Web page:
Skip to content

Andrew Coulson: Innovation in Education

Andrew Coulson, author of the highly recommended Market Education: The Unknown History has a three video series on innovation in education.

From the program description:

“With the great inventions of the Industrial Revolution in the 17th century, productivity rose dramatically — and the innovations behind it spread like wildfire. But not so in education. In those early years, education was controlled by parents, but Horace Mann championed efforts to put education into the hands of state-appointed experts and state-trained teachers. And so, universal public education in America was born.

The documentary flashes forward to East Los Angeles, and a modern story of what happened when Jaime Escalante, a gifted math teacher at Garfield High, and the educational excellence he created in the classroom became the basis of the Hollywood movie, Stand and Deliver. Finally, Coulson travels to Seoul, South Korea, where college-bound students eagerly enroll in after school tutoring programs called “Hagwons.” Students and administrators tell us how well it works, and one professor declares he makes more than a million dollars in salary every year.

In “The Price of Excellence,” the first episode of School, Inc., the late Andrew Coulson, senior fellow of education policy at Cato Institute’s Center for Educational Freedom, explores the industry of education, its history, the politics that sometimes impede the growth of good schools – and good teachers — and the rise of entrepreneurial educators.”

***

From the program description:

“Education policy analyst Andrew Coulson travels to Michigan’s prestigious Cranbrook High School, one of the top ten private high schools in America, in “Push or Pull,” the second episode of School, Inc. Cranbrook — and other excellent private schools in America –typically don’t “scale-up” to replicate their excellence on a larger scale and serve more students. So, is there someplace else where scaling up excellence is happening? The answer is “yes” and it is in America’s charter schools.

But when charter schools compete with public schools, there is often trouble ahead. From those involved we hear how the Sabis School, tremendously successful in Springfield, Massachusetts, was prevented from operating in nearby Brockton, because a school superintendent decided such excellence was simply not in the best interest of his public school.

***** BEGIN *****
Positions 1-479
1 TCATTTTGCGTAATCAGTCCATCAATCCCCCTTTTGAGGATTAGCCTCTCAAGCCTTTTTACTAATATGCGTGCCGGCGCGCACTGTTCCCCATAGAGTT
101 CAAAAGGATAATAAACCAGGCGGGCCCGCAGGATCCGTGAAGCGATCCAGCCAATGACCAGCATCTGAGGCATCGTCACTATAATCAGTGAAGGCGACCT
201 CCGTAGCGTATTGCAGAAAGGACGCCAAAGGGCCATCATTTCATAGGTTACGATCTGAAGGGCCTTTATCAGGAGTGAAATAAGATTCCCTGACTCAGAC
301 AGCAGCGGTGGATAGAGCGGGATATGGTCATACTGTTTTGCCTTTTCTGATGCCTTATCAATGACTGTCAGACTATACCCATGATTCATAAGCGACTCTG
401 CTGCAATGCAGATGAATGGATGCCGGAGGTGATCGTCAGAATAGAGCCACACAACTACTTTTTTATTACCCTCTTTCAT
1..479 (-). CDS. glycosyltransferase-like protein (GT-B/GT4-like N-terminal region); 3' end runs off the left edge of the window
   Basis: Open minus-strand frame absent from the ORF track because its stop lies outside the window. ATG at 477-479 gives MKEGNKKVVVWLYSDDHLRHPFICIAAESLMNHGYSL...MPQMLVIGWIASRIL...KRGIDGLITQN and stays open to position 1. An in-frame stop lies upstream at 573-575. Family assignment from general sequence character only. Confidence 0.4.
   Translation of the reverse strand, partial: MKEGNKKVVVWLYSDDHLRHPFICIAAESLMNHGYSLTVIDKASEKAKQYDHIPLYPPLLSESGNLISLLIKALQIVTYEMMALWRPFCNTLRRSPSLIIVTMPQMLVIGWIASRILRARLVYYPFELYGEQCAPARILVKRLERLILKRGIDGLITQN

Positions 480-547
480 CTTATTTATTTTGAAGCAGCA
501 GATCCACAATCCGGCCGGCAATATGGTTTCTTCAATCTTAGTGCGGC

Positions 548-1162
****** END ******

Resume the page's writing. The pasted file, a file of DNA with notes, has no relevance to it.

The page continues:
For six years the American Indian Charter School, part of a small network of California charter schools, ranked among the top middle schools in California. But in the spring of 2013 the Oakland Public School District voted to shut down all three American Indian Schools, because the charter school had chosen to use its own special education services, and not those controlled by the state; that resulted in a loss of revenue to the public school system.

Not every story has a negative outcome. When Hurricane Katrina struck New Orleans, the city’s vibrant charter schools came to the rescue, and provided the facilities and services which other schools needed to get back on their feet. Finally, Coulson travels to South America, for a comparison of how the success of Chile’s wine industry sets the scene for the growth of the country’s successful private school networks.

Chile’s private schools consistently outperform schools in all other Latin American countries, but trouble is always on the horizon. Still the private school networks of Chile provide a note of optimism in Andrew Coulson’s journey to discover the secrets of School, Inc.”

***

“Ten years after Chile reformed its education system, Sweden followed suit, and so Sweden is Andrew Coulson’s first stop in episode three of School, Inc. All private schools in Sweden are now fully tax supported, and parents can choose between these so-called “free” schools and the local public schools.

The global journey continues, visiting highly successful private schools in Sweden, London and India, where the resistance to education as a business has lessened. Coulson is joined by the administrators of these schools to examine the secrets of their success, learning that some of India’s highly successful private schools serve eager poor students and parents at little more than a dollar a week. School, Inc. comes full circle to conclude in the English countryside where the Industrial Revolution began. Then as now, Coulson suggests, education was perhaps the only field in which successful entrepreneurship was not celebrated”

Coulson concludes:

“What if we allowed all education entrepreneurs to put their own money on the line in an effort to better serve us, gaining or losing just as entrepreneurs do in other fields? And what if we made sure that everyone had access to that wide-open marketplace? Would we then see excellence scale-up in education?”

Such an effort is in fact occurring with Higher Ground Education, an entrepreneurial effort, that has scaled to the largest private Montessori school Inc. in the country.

Recommend Reading: Market Education: The Unknown History by Andrew Coulson

Spread the love
Tags:

Voice of Capitalism

Free email weekly newsletter.

You have Successfully Subscribed!